Asian shares were mostly lower Wednesday after a lackluster session on Wall Street following talks between the United States and China on the status of a deal meant to work as truce in their trade war.
The market has meandered recently on snippets of news about the coronavirus, developments on a potential vaccine for it and other concerns. But the global economy is still hurting overall, with airlines running at a fraction of their capacities and restaurants still mostly empty.
Japan’s benchmark Nikkei 225 dipped nearly 0.2% to 23,254.30 in morning trading. Australia’s S&P/ASX 200 lost 1.0% to 6,098.70. South Korea’s Kospi slipped 0.6% to 2,352.35. Hong Kong’s Hang Seng edged 0.1% higher, to 25,514.41, while the Shanghai Composite inched up less than 0.1% to 3,374.87.
Markets are getting “a mixed bag” of signals, such as relatively positive U.S. home sales but a disappointing read on consumer confidence, as fears of more waves of COVID-19 infections persist, said Hayaki Narita, of the Asia & Oceania Treasury Department at Mizuho Bank.
“Depending on your point of view, data and developments may be encouraging or gloomy,” he said.
Stocks were mixed on Wall Street Tuesday, but gains were strong enough for tech companies and other pockets of the market to carry the S&P 500 to its fourth straight gain and another record high.
The benchmark index rose 0.4% to 3,443.62, even though slightly more stocks within it sank than rose. The Dow Jones Industrial Average fell 0.2%,to 28,248.44, and the Nasdaq composite rose 0.8% to 11,466.47.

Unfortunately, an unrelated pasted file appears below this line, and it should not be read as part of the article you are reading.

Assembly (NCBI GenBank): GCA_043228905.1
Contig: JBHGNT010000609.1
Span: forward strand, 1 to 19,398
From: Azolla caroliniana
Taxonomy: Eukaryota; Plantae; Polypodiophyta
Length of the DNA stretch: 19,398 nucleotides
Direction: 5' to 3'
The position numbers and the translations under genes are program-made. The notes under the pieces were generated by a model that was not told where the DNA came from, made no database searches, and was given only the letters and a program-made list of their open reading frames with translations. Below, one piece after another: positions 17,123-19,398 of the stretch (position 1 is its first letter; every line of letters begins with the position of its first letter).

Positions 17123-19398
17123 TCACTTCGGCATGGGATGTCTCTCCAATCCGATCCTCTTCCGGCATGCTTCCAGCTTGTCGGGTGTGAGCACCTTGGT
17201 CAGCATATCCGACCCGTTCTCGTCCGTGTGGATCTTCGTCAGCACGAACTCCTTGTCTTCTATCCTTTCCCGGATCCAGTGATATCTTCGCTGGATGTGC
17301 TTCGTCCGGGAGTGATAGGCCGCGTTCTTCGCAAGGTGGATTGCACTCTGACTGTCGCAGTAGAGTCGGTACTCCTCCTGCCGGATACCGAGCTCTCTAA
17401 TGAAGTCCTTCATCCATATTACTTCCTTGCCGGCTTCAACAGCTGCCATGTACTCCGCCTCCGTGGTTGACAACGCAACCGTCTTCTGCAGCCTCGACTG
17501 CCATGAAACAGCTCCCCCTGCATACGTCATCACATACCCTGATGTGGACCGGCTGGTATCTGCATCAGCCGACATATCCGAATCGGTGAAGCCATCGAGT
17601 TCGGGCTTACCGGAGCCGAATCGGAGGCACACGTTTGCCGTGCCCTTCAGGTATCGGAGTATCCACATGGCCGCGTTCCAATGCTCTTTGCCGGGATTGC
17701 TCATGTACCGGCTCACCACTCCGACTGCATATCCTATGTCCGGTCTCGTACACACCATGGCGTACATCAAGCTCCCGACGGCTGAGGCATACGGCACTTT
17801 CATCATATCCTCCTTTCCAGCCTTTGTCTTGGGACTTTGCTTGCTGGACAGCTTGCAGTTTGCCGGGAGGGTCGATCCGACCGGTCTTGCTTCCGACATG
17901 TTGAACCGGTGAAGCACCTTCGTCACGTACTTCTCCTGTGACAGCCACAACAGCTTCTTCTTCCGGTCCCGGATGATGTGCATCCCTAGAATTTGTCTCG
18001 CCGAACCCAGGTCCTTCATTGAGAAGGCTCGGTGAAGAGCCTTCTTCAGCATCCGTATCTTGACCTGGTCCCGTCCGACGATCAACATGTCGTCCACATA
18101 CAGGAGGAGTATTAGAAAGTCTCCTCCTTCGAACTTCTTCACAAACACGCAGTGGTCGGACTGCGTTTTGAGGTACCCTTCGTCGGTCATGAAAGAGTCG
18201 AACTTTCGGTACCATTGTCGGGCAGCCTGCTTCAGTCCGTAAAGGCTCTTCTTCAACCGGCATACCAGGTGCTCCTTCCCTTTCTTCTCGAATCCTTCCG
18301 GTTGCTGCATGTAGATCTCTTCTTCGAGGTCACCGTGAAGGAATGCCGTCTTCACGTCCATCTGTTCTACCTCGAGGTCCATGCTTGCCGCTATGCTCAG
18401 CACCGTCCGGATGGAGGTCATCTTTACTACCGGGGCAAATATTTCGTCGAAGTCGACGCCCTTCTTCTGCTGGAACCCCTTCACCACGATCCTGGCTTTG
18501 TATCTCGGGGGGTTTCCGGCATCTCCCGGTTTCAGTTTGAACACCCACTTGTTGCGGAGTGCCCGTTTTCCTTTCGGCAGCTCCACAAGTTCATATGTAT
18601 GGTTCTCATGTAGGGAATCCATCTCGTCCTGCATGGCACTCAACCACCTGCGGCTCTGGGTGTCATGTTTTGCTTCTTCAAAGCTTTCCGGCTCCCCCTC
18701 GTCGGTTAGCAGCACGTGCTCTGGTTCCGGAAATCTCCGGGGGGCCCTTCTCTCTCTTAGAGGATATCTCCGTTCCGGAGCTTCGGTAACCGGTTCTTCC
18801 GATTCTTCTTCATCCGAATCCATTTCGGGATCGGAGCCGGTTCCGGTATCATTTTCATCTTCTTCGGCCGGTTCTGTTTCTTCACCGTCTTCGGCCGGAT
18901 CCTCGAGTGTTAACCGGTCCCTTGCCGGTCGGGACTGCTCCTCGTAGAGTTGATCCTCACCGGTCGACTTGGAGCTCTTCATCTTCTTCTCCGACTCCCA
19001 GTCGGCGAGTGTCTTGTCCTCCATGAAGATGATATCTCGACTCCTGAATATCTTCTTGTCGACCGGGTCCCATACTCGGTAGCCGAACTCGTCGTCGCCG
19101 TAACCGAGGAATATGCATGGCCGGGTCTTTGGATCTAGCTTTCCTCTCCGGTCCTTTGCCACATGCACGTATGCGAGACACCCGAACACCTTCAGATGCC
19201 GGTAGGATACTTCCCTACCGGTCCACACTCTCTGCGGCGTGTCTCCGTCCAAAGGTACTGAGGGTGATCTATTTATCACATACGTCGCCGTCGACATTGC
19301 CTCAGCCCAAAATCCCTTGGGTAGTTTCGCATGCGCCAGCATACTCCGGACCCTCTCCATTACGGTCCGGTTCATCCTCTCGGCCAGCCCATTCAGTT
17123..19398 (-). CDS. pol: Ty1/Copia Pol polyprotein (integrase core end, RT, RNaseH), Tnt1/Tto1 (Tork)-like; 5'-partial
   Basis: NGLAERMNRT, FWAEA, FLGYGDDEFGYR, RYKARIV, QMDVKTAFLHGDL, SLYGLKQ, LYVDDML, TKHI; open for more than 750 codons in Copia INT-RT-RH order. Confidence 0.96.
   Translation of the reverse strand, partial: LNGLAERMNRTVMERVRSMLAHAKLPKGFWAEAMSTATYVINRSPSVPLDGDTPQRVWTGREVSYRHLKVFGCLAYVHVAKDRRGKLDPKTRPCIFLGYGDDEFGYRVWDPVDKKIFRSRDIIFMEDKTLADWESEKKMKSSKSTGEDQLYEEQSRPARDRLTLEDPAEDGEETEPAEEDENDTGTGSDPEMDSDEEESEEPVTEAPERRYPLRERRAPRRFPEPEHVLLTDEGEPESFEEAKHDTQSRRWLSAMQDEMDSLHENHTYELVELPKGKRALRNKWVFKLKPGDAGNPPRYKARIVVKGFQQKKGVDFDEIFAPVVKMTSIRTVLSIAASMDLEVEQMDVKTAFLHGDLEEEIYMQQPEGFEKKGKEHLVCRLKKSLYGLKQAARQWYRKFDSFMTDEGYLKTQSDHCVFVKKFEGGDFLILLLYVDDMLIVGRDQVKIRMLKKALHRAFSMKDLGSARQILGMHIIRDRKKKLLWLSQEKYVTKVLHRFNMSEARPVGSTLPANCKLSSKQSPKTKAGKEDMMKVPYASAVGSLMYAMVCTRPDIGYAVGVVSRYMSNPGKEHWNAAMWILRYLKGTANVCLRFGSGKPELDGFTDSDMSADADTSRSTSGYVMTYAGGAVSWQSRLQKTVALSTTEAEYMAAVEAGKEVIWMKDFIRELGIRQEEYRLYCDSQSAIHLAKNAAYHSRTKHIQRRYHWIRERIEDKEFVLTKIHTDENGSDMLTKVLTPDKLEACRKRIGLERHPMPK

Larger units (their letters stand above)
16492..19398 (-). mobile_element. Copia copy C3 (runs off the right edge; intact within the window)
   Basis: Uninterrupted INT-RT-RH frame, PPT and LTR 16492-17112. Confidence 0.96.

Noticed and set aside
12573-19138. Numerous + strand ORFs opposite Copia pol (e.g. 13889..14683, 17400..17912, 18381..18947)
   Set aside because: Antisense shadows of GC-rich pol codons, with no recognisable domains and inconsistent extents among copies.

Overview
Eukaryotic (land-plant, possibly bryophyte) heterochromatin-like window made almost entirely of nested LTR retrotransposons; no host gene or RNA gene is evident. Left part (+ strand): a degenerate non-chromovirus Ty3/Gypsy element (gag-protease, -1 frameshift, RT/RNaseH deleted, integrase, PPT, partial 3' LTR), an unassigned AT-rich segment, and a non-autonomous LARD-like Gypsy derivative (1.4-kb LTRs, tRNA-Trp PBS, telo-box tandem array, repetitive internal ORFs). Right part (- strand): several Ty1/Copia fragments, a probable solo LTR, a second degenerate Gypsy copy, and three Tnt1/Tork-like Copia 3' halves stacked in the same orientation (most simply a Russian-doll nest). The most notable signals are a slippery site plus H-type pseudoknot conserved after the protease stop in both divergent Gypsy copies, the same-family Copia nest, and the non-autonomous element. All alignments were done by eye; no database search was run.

A report showed consumer confidence unexpectedly dropped this month, contrary to economists’ forecast for an improvement. But another report said sales of new homes accelerated faster than economists expected last month.
On the trade front, the U.S. Trade Representative said that “both sides see progress" following talks between the world's two largest economies. China’s Ministry of Commerce said the two sides discussed strengthening coordination of their economic policies, though it gave no details.
Tensions between the United States and China have escalated recently, with President Donald Trump targeting Chinese technology companies in particular. The worsening relationship has been one of the bigger concerns for investors, as well as Asian regional economies.
Market players are also watching for the Fed’s chair Jerome Powell's highly anticipated speech later this week, where investors expect to hear him talk about next steps for monetary policy. The central bank has slashed short-term rates to nearly zero and is buying all kinds of bonds, which helps drive some investors into the stock market and push up its prices.
Shares of Exxon Mobil, Pfizer and Raytheon Technologies all slipped in their first trading after an announcement that they’ll drop out of the Dow Jones Industrial Average before trading opens Monday. Exxon has been the longest-running member of the blue-chip stock measure. It was first added in 1928 when it was still named Standard Oil of New Jersey.
Benchmark U.S. crude slipped 4 cents to $43.31 a barrel in electronic trading on the New York Mercantile Exchange. It rose 73 cents to $43.35 per barrel Tuesday. Brent crude, the international standard, gained 8 cents to $45.94 a barrel.
The dollar inched up to 106.45 Japanese yen from 106.38 yen on Tuesday. The euro fell to $1.1821 from $1.1837.
AP Business Writers Stan Choe, Damian J. Troise and Alex Veiga contributed.
Yuri Kageyama is on Twitter https://twitter.com/yurikageyama